When treating hypocalcemia secondary to hypoparathyroidism treatment can be further intensified by all EXCEPT

A. Thiazide diuretics

B. Phosphate binders

C. Low-salt diet

D. High-phosphorus diet

Tapping of facial nerve branches leading to twitching of facial muscle is

A. Gordon’s sign

B. Chvostek sign

C. Trousseau sign

D. Troisier’s sign

Chvostek’s sign may be found in all EXCEPT

A. Tetany

B. Hypermagnesemia

C. Respiratory alkalosis

D. Diuretics

Deficiency of 1,25-dihydroxy vitamin D mainly affect calcium metabolism by

A. Reduction in gastrointestinal calcium absorption

B. Impaired renal hydroxylation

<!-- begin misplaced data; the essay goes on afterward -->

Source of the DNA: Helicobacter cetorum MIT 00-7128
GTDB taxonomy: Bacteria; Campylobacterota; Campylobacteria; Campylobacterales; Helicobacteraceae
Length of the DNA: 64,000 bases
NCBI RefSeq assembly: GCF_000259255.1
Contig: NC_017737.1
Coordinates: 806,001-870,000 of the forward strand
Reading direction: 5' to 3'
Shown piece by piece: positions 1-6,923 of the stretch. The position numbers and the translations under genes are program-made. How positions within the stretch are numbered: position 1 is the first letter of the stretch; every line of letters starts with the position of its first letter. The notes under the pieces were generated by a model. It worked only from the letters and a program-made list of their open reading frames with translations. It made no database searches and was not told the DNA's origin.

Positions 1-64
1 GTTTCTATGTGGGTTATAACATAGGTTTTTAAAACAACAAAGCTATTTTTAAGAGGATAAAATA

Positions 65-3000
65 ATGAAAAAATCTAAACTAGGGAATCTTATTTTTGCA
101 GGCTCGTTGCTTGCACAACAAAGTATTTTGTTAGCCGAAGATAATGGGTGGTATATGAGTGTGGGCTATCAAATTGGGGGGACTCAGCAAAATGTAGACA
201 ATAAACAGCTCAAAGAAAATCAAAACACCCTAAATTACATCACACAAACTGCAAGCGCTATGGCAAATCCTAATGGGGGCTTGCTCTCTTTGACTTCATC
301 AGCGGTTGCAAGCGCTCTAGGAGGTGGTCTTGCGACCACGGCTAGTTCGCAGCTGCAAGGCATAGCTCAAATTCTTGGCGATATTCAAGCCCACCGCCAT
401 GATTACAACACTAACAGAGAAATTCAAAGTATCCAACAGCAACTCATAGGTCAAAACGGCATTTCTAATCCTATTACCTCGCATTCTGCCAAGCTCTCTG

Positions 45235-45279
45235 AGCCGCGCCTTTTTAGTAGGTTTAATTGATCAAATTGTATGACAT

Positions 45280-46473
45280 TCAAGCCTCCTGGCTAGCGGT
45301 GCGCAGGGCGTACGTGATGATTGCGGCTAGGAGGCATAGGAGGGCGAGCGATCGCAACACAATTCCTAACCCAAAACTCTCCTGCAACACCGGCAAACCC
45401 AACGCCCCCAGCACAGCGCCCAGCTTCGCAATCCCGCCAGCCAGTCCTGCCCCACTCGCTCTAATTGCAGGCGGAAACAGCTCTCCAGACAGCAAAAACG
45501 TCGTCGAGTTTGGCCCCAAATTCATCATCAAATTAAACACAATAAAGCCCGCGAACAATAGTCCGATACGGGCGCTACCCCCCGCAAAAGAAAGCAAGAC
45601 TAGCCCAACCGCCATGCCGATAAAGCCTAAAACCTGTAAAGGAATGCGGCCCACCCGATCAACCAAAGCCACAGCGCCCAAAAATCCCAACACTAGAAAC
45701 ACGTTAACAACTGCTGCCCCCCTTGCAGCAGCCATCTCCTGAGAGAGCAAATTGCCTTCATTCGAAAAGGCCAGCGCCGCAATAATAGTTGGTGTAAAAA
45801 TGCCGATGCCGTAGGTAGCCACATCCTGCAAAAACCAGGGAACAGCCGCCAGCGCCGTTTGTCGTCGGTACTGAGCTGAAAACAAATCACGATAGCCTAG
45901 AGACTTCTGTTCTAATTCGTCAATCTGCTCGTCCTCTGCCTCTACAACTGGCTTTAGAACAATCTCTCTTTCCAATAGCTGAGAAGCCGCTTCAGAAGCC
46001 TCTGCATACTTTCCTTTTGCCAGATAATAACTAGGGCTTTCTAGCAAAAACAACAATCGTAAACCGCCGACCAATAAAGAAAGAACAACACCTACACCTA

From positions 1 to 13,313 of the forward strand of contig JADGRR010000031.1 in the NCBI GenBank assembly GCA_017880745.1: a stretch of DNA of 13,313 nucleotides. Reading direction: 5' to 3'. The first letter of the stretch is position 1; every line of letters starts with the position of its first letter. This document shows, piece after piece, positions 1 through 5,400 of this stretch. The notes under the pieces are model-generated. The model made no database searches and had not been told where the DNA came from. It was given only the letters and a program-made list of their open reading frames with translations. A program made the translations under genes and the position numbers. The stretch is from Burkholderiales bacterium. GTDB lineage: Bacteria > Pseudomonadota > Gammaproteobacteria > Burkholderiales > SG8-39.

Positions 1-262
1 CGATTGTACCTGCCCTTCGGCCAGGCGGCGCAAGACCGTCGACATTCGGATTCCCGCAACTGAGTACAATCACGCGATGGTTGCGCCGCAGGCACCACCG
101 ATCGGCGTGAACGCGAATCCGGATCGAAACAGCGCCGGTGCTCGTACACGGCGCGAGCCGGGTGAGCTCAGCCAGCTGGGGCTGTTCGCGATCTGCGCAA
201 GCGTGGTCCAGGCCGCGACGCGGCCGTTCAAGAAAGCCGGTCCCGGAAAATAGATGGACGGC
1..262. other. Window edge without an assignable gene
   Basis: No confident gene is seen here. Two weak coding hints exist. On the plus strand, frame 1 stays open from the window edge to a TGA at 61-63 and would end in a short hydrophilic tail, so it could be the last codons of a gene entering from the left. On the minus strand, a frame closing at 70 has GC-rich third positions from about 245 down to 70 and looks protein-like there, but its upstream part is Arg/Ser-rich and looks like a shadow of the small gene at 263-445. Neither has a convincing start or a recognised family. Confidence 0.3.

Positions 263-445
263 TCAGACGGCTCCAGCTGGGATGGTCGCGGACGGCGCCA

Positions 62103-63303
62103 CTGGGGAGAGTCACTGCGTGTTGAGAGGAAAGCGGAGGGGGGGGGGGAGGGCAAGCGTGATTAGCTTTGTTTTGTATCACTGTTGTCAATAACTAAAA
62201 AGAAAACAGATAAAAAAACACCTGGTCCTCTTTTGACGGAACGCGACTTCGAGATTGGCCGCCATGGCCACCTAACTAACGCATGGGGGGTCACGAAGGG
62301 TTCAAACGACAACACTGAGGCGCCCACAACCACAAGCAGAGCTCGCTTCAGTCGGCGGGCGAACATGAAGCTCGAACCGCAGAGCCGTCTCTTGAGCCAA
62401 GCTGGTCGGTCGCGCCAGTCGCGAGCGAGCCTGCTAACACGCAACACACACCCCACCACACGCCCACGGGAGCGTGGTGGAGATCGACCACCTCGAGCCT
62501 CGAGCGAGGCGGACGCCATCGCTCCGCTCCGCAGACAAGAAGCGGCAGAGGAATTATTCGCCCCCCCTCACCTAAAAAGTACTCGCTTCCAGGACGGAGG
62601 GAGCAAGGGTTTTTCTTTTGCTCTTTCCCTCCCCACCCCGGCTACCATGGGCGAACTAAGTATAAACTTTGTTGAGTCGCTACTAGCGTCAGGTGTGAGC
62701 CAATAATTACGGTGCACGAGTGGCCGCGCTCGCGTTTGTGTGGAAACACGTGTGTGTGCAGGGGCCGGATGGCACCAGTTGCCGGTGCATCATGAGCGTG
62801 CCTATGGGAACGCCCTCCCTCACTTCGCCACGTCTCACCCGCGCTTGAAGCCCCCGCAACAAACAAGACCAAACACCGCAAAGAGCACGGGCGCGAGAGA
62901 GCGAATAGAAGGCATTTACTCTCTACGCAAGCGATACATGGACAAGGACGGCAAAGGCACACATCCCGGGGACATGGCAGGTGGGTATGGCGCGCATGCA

C. Increased catabolism

D. Impaired hepatic hydroxylation

Inadequate vitamin D levels lead to a reduction in gastrointestinal calcium absorption of up to

A. 20%

B. 30%

C. 40%

D. 50%

Carpal spasm in response to forearm ischemia caused by inflation of a sphygmomanometer cuff is called

A. Gordon’s sign

B. Chvostek sign

C. Trousseau sign

D. Troisier’s sign


Chvostek sign – type I

How to elicit Chvostek-I sign

It is obtained by striking with a finger or a hammer a point that is approximately 2 cm in front of the lobe of the ear and about 1 cm below the zygomatic process.


Response occurs in the form of ipsilateral contraction of some or all of the muscles innervated by the facial nerve.


The effect is the lateral deviation of the labial and nasal fold toward the stimulated side.

Chvostek sign – type II

Hitting a point between the middle third and upper third of the line joining the angle of the mouth to the zygomatic process gives rise to only a contraction of the muscles of the mouth and nose

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